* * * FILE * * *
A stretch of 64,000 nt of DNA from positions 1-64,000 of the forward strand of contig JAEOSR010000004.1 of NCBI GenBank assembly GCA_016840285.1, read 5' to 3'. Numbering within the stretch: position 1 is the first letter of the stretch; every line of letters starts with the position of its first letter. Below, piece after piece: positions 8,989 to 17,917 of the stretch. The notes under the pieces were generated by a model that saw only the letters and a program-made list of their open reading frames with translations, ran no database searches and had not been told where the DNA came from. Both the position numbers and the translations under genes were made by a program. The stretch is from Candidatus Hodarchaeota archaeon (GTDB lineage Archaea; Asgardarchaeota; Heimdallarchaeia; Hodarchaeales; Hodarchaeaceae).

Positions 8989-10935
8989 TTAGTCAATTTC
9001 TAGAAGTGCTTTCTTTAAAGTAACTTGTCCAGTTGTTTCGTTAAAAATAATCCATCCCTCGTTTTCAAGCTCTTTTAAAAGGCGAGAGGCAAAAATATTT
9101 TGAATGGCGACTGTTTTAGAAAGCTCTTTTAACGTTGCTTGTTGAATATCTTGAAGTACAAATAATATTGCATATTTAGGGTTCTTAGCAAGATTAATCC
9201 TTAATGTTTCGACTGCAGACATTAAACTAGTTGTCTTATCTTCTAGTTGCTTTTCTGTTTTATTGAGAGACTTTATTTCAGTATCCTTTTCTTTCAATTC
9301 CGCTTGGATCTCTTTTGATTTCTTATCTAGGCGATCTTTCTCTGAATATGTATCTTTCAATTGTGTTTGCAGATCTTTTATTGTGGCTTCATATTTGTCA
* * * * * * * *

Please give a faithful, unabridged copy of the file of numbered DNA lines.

A stretch of 64,000 nt of DNA from positions 1-64,000 of the forward strand of contig JAEOSR010000004.1 of NCBI GenBank assembly GCA_016840285.1, read 5' to 3'. Numbering within the stretch: position 1 is the first letter of the stretch; every line of letters starts with the position of its first letter. Below, piece after piece: positions 8,989 to 17,917 of the stretch. The notes under the pieces were generated by a model that saw only the letters and a program-made list of their open reading frames with translations, ran no database searches and had not been told where the DNA came from. Both the position numbers and the translations under genes were made by a program. The stretch is from Candidatus Hodarchaeota archaeon (GTDB lineage Archaea; Asgardarchaeota; Heimdallarchaeia; Hodarchaeales; Hodarchaeaceae).

Positions 8989-10935
8989 TTAGTCAATTTC
9001 TAGAAGTGCTTTCTTTAAAGTAACTTGTCCAGTTGTTTCGTTAAAAATAATCCATCCCTCGTTTTCAAGCTCTTTTAAAAGGCGAGAGGCAAAAATATTT
9101 TGAATGGCGACTGTTTTAGAAAGCTCTTTTAACGTTGCTTGTTGAATATCTTGAAGTACAAATAATATTGCATATTTAGGGTTCTTAGCAAGATTAATCC
9201 TTAATGTTTCGACTGCAGACATTAAACTAGTTGTCTTATCTTCTAGTTGCTTTTCTGTTTTATTGAGAGACTTTATTTCAGTATCCTTTTCTTTCAATTC
9301 CGCTTGGATCTCTTTTGATTTCTTATCTAGGCGATCTTTCTCTGAATATGTATCTTTCAATTGTGTTTGCAGATCTTTTATTGTGGCTTCATATTTGTCA